Charlottesville Divests from Weapons and Fossil Fuels
On the evening of June 3, 2019, the City Council of Charlottesville, Va., voted to divest the funds in its operating budget from weapons dealers and fossil fuel producers. Here’s the resolution as passed by the City Council: PDF. The city has also committed to taking the same step with its retirement fund by this coming autumn.
The proposal to do this was brought to the city in March by a coalition of groups called Divest Cville, which attended and spoke at city council meetings (see videos), held rallies, wrote letters, made flyers, bought ads, produced responses to possible objections, met with the City Treasurer, and presented a petition.
David Swanson, Executive Director of World BEYOND War, one of the organizations involved, said that combining weapons with fossil fuels was not just a matter of listing the two worst investments, but was a step intentionally taken to highlight the connections between the two industries.
A major motivation behind some wars is the desire to control resources that poison the earth, especially oil and gas. In fact, the launching of wars by wealthy nations in poor ones does not correlate with human rights violations or lack of democracy or threats of terrorism, but does strongly correlate with the presence of oil.
Divest Cville made the following case:
U.S. weapons companies supply deadly weapons to numerous brutal dictatorships around the globe, and companies Charlottesville currently has public funds invested in include Boeing and Honeywell, which are major suppliers of Saudi Arabia’s horrific war on the people of Yemen.
The current federal administration has labeled climate change a hoax, moved to withdraw the U.S. from the global climate accord, attempted to suppress climate science, and worked to intensify the production and use of warming-causing fossil fuels, with the burden therefore falling on city, county, and state governments to assume climate leadership for the sake of their citizens’ wellbeing and the health of local and regional environments.
Militarism is a major contributor to climate change, and the City of Charlottesville had already urged the U.S. Congress to invest less in militarism and more in protecting human and environmental needs.
Continuing on the current course of climate change will cause a global average temperature rise of 4.5ºF by 2050, and cost the global economy $32 trillion dollars.
Five-year averages of temperature in Virginia began a significant and steady increase in the early 1970s, rising from 54.6 degrees Fahrenheit then to 56.2 degrees F in 2012, and the Piedmont area has seen the temperature rise at a rate of 0.53 degrees F per decade, at which rate Virginia will be as hot as South Carolina by 2050 and as northern Florida by 2100;
Economists at the University of Massachusetts at Amherst have documented that military spending is an economic drain rather than a jobs-creation program, and that investment in other sectors is economically beneficial.
Satellite readings show water tables dropping worldwide, and more than one in three counties in the United States could face a “high” or “extreme” risk of water shortages due to climate change by the middle of the 21st century, while seven in ten of the more than 3,100 counties could face “some” risk of shortages of fresh water.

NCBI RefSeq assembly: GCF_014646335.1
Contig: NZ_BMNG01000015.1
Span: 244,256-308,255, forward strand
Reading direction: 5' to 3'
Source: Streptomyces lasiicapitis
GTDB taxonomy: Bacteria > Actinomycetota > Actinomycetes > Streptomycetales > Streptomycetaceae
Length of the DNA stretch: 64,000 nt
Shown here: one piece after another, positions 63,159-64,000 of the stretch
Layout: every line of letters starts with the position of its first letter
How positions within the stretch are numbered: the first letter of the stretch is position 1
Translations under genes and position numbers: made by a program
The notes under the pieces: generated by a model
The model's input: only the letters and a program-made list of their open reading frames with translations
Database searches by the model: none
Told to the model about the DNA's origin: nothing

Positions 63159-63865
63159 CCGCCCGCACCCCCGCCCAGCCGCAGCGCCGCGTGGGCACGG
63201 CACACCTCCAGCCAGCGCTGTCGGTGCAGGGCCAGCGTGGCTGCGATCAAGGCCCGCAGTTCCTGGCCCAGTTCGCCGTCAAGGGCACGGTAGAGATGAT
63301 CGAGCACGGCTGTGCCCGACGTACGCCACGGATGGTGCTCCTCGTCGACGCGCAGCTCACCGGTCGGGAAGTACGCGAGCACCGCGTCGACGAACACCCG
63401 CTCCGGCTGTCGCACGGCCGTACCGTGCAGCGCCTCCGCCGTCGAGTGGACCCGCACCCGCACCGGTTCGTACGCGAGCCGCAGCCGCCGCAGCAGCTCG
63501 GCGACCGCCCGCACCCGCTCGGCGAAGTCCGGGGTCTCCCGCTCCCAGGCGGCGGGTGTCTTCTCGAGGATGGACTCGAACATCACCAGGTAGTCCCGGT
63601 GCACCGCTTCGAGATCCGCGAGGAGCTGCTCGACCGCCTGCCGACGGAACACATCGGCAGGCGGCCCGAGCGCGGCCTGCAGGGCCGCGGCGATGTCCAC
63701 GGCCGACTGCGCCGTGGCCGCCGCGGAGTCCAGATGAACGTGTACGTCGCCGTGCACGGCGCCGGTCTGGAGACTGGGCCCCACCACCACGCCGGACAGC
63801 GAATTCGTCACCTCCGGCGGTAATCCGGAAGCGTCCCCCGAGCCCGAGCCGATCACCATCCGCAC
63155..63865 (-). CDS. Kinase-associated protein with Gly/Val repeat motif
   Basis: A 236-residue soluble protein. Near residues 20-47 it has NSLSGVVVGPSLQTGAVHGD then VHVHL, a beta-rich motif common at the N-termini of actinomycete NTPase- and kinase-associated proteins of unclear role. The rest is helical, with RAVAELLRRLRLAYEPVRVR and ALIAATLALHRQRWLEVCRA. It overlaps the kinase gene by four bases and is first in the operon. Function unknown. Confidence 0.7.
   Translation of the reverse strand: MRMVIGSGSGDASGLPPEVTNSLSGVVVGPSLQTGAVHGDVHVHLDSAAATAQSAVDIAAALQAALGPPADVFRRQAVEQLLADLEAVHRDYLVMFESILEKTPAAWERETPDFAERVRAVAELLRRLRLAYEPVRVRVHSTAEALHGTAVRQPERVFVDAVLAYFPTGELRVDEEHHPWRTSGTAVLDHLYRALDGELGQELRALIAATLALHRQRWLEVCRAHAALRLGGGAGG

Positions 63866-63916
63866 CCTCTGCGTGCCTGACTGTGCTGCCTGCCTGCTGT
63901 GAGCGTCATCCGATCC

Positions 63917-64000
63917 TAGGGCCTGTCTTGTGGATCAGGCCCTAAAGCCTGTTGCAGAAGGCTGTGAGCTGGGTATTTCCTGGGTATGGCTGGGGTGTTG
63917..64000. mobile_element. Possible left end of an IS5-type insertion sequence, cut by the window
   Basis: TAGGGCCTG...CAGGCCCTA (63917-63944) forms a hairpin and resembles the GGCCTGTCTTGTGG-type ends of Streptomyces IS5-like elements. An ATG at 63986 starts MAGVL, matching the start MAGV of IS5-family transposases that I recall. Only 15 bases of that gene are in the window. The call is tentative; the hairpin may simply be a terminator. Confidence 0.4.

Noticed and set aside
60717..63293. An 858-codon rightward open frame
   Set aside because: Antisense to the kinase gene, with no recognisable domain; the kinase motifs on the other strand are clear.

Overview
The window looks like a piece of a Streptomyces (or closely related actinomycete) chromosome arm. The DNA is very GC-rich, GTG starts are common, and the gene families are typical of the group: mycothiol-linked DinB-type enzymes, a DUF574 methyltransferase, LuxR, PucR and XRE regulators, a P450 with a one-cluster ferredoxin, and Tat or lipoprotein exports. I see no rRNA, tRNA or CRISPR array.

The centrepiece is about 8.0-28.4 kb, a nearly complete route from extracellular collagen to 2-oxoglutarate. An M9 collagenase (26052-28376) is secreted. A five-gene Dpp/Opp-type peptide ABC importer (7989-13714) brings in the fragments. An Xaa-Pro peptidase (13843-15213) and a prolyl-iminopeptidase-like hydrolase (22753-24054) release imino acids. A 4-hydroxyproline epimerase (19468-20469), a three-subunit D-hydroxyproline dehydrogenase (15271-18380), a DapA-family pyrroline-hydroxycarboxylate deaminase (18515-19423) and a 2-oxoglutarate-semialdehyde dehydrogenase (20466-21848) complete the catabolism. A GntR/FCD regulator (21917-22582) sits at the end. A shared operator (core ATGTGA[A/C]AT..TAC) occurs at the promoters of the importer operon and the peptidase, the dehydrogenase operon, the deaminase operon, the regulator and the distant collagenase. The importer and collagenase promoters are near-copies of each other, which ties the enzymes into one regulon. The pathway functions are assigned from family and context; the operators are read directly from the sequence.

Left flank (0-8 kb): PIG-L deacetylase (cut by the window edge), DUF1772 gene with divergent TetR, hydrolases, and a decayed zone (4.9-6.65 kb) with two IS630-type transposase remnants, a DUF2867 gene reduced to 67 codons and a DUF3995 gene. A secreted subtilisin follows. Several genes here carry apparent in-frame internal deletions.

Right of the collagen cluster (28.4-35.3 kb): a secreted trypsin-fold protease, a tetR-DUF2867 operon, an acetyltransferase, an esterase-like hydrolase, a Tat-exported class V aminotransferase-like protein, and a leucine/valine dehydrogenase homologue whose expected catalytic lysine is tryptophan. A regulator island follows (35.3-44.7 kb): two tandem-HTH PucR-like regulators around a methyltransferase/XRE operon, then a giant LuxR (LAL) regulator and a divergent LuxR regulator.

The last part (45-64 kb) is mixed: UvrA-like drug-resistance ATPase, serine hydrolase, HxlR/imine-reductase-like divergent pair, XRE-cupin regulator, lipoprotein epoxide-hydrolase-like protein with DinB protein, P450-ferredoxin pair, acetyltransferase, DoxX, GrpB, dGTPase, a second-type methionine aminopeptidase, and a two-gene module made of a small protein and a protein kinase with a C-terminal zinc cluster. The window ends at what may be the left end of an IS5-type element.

Heat waves now cause more deaths in the United States than all other weather events (hurricanes, floods, lightning, blizzards, tornados, etc.) combined, and dramatically more than all deaths from terrorism. An estimated 150 people in the United States will die from extreme heat every summer day by 2040, with almost 30,000 heat-related deaths annually.
Local government investing in companies producing weapons of war implicitly supports federal war spending on those same companies, many of which depend on the federal government as their primary customer.
Between 1948 and 2006 “extreme precipitation events” increased 25% in Virginia, with negative impacts on agriculture, a trend predicted to continue, and global sea level is projected to rise an average of at least two feet by the end of the century, with rising along the Virginia coast among the most rapid in the world.
Weapons companies that Charlottesville can commit to not investing in produced the weapons brought to Charlottesville in August 2017.
Fossil fuel emissions must be cut by 45% by 2030 and to zero by 2050 in order to hold warming to the 2.7 ºF (1.5 ºC) goal targeted in the Paris Accord.
Climate change is a serious threat to the health, safety and welfare of the people of Charlottesville, and the American Academy of Pediatrics has warned that climate change poses a threat to human health and safety, with children being uniquely vulnerable, and calls failure to take “prompt, substantive action” an “act of injustice to all children.”
The rate of mass shootings in the United States is the highest anywhere in the developed world, as civilian gun manufacturers continue to reap enormous profits off bloodshed that we do not need to invest our public dollars in.
Also endorsed by: Indivisible Charlottesville, Casa Alma Catholic Worker, RootsAction, Code Pink, Charlottesville Coalition For Gun Violence Prevention, John Cruickshank of the Sierra Club, Michael Payne (candidate for City Council), Charlottesville Amnesty International, Dave Norris (former Charlottesville Mayor), Lloyd Snook (candidate for City Council), Sunrise Charlottesville, Together Cville, Sena Magill (candidate for City Council), Paul Long (candidate for City Council), Sally Hudson (candidate for state delegate), Bob Fenwick (candidate for City Council).